What did archaeologists find at St Mary’s?

One of DigVentures' own field archaeologists took part in an excavation at St Mary's over the summer, but what did they uncover in the graveyard?

21st December 2020 Heritage

It’s been a strange year full of unprecedented changes, and archaeology definitely felt the effects as well as everyone else. But, luckily for us here at DigVentures, there was one upcoming project that we could still work on, at least behind the scenes …

Whilst the spring lockdown seemed to put so many aspects of life on hold in Barnard Castle and beyond, including the St. Mary’s project, we were lucky enough to be able to continue working safely on at least one little element of this vibrant project: the church restoration itself. As part of the works commissioned to improve the fabric of the church and its surroundings, we found ourselves in the unique position of being able to carry out some limited archaeological excavations in the churchyard, due to essential drainage repair works that needed to be carried out.

As you can imagine, digging in any church graveyard – let alone one so heavily used as historic St. Mary’s – runs a pretty high risk of encountering human remains! So, it makes it pretty necessary to keep an archaeologist on site at all times, just in case. This is how, over four days in sunny July, a member of our very own team got to oversee excavations at St Mary’s. And we definitely found one or two interesting things along the way …

Opening the trenches

One thing that was definitely no surprise at all was the amount of human bone we uncovered in literally every trench. None of the bone excavated was from intact burials though, which does seem a bit strange for an organised site like a cemetery. But, unfortunately, over the years the graveyard has been highly disturbed by a constant series of digging and re-digging graves. This tends to happen in churches that are used over hundreds of years, and eventually St Mary’s graveyard was closed in 1860.

So, if you’re imagining neat rows of skeletons laid out across the churchyard, that couldn’t be further from the truth. In one of the trenches, we found a large concentration of human remains in one deposit, mainly skulls and long bones. The deposit seemed to be resting directly on top of the old salt-glazed drainage pipe, which is super useful for us archaeologists because it helps us to understand the phasing (or evolution) of the site. In this case, we can assume that the pipe must have been put in first. So, in that case the human remains we uncovered were probably disturbed when they added the pipe, before being gathered together again and placed back in the ground, over the pipe, before the trench was backfilled.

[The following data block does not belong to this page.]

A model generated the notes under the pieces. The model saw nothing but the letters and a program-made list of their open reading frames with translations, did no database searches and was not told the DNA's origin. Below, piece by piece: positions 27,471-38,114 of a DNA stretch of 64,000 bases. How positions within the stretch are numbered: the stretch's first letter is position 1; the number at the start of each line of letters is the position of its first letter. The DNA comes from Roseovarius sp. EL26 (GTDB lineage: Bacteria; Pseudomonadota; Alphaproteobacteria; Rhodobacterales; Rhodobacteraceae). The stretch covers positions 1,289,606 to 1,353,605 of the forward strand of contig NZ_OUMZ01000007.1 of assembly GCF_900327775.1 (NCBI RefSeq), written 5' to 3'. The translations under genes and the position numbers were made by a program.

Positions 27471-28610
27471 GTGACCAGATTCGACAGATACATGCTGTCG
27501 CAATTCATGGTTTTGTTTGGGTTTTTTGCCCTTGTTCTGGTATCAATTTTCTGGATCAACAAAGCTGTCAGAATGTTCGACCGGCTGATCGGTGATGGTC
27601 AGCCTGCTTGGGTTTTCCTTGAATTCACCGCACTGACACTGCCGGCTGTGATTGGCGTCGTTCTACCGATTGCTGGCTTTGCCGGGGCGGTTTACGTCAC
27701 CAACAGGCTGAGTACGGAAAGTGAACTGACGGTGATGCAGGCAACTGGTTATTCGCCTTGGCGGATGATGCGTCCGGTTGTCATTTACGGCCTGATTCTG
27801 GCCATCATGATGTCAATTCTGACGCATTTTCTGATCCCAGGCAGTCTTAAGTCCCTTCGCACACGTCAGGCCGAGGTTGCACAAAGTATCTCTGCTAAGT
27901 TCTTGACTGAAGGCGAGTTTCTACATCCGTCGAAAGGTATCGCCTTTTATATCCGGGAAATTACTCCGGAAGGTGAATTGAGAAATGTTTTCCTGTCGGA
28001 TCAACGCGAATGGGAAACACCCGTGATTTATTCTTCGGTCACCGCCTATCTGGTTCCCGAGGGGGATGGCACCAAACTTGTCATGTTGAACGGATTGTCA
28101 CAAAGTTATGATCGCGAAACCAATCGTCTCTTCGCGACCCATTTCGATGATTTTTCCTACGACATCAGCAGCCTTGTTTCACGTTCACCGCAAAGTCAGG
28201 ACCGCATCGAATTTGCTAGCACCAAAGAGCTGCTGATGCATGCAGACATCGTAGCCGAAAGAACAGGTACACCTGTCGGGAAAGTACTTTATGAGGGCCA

The trench at St Mary’s

Something even more surprising was the evidence of a single ‘articulated’ (complete) skeleton we found in trench two. Although, it wasn’t entirely complete, only consisting of two arms resting across a pelvis and spine. After this, excavation was stopped, and we made sure to record the bones in the ground before the trench was backfilled and the drainage route was diverted elsewhere. It’s really important to us as archaeologists to remember that all humans deserve the utmost care and respect. Just like us, these were once living people too! As for the other remains we found, after they’d been photographed and recorded, we made sure they were all carefully re-buried in the ground before backfilling.

It wasn’t just bone we discovered in this excavation! We learnt a bit about the building itself too. For instance, in one of our trenches we could see the foundation trench of one of the transept buttresses; weirdly, it was shallower than we expected. On a smaller scale, we came across a number of artefacts, including all sorts of items such as pottery, glass and even children’s marbles. We bet they were gutted to lose those! Most were post-medieval, so they dated from the 18th to the early 20th century. The only exception was some fascinating sherds of medieval green-glazed pottery that might even date back to the early days of St Mary’s.

Green-glazed pottery from the excavation, cleaned up in post-excavation

On the whole, this was an exciting chance to open just a small window into the world of St. Mary’s past. All puns aside, this felt especially important considering it such unusual times, where we all had to adjust to experiencing our heritage from afar. One thing is for sure, this unique opportunity definitely shows that the story of St Mary’s still has a lot of secrets and mysteries just waiting to be discovered.

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